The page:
Rubin warns of risks to new economic paradigm : LUSENET : TimeBomb 2000 (Y2000) : One Thread

Please note: This item never got past the ABC News site's "Raw" stage. Too gloomy, I guess, and besides, what does Robert Rubin know, anyway? 8-}

WIRE:02/02/2000 12:31:00 ET Rubin warns of risks to new economic paradigm LONDON, Feb 2 (Reuters) - Former U.S. Treasury Secretary Robert Rubin said on Wednesday the belief the world had entered a new economic paradigm of uninterrupted prosperity risked unwarranted complacency among investors and policymakers.

Speaking hours before the U.S. Federal Reserve announced its latest decision on interest rates, Rubin questioned whether a move to the information-based economy had rendered traditional concerns about periodic economic downturns irrelevant. 'This view of the economy is contrary to all of human history with respect to markets and economies, and that should be a sobering caution,' he said in the text of a speech prepared for delivery at the London School of Economics.

Rubin was Treasury Secretary between 1995 and 1999. Last year he returned to his investment banking roots and joined Citigroup as chairman of the board's executive committee.

During his tenure at the U.S. Treasury, debate in policymaking circles heated up about whether a 'new economy' was emerging in the United States in which faster gowth with low inflation was possible because of higher productivity. The Federal Open Market Committee is on Wednesday expected to raise interest rates by a quarter percentage point to slow an economic expansion which has become the longest in U.S. history.

Rubin highlighted a record trade deficit, tight labour markets, a low personal savings rate and stock valuations which were high by conventional measures as factors being dismissed as minor caveats to the positive U.S. outlook. He added that complacency was now the greatest threat to the global economy and the world's financial markets. The speed with which economies and markets had rebounded after setbacks triggered by crises like the one which engulfed Asia in 1997 had increasingly seen countries and individuals drop their guard, he said.

'With each successfully averted crisis, with each near miss, the certainty that things will always work out seems to grow and with it the likelihood of unsound decisions in the public and private sector,' he said.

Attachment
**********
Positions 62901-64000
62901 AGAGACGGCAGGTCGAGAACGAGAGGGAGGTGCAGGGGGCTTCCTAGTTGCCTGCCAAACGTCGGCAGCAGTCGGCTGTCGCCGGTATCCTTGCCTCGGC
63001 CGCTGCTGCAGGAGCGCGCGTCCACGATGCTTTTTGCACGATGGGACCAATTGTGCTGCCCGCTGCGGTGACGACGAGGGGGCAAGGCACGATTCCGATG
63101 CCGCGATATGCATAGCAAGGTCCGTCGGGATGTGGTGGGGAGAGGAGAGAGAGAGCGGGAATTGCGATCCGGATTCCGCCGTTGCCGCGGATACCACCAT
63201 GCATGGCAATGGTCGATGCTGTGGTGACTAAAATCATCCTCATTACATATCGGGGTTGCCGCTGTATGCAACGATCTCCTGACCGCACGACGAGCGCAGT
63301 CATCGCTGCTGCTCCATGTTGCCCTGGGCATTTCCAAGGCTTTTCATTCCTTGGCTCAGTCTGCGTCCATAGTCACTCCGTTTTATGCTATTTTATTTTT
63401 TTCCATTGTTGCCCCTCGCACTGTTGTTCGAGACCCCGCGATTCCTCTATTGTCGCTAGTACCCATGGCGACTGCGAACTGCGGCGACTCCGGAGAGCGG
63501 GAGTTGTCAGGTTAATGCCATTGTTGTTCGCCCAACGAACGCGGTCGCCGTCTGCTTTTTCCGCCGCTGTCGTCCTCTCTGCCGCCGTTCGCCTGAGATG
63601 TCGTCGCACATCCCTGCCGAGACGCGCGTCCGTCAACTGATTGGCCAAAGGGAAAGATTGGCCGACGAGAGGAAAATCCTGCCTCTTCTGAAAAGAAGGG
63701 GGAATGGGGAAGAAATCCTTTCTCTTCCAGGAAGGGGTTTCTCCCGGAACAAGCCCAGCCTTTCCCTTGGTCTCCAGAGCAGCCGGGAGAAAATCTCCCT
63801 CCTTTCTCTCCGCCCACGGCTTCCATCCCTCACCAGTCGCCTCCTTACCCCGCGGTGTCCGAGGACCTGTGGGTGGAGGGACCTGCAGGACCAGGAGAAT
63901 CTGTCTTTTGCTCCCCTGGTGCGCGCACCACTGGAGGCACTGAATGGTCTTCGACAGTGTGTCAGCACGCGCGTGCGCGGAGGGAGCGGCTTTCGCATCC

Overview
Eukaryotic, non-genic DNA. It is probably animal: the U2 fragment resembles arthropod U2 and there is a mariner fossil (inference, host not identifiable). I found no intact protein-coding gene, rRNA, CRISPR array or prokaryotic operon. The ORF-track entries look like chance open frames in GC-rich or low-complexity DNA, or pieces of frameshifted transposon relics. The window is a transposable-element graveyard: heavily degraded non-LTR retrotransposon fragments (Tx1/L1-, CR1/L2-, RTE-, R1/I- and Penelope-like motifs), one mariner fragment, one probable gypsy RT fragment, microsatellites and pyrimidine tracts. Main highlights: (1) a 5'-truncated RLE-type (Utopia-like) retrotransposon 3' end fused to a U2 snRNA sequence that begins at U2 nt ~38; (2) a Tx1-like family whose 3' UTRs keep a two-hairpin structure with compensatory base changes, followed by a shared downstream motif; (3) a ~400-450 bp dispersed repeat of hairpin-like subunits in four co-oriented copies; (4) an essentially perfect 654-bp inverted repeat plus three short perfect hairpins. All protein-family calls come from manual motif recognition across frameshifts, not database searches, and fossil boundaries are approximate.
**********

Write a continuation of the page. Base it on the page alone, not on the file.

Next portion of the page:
However, Rubin said the risk of further disruptions in the global financial markets remained, particularly given the amount of money flowing around the capital markets, the expansion of markets to more developing countries and the structural weaknesses in the financial systems of some of these countries. He said the expansion of trade faced hurdles in the United States and elsewhere in the world and added there was a possibility that progress which had already been made could be reversed. Against this backdrop he urged measures on education, training, and health coverage to be taken to allay anxieties caused by consequences of trade liberalisation and to bolster the consensus for freer trade in goods and services.

Turning to the benefits of trade, Rubin said imports had helped keep U.S. inflation in check. He noted that one Fed calculation suggested inflation could have been as much as one percentage point higher and interest rates more than two percentage points higher if imports had not risen over the past three years.

-- DeeEmBee (, February 07, 2000


Sorry about the bolding. Now let's see, where'd I put that NCSA HTML primer...

-- DeeEmBee (, February 07, 2000.'s the same new paradigm that we had in about, was it 1929?

Some basics (like sound investments) should be followed...those who go by other paths will eventually fall. A classic case was that of junk bonds, which did fine, until the market collapsed!

-- Mad Monk (, February 07, 2000.

He is former now. Therefore, he can now tell the truth. Why he is doing so I wouldn't hazard a guess.

-- Kyle (, February 08, 2000.

new Paradigm my aspidistra!

Same old pair-o-dimes, just hyper-fueled by a FED that was afraid of Y2K liquidity crunch.


-- Chuck, a night driver (, February 08, 2000.

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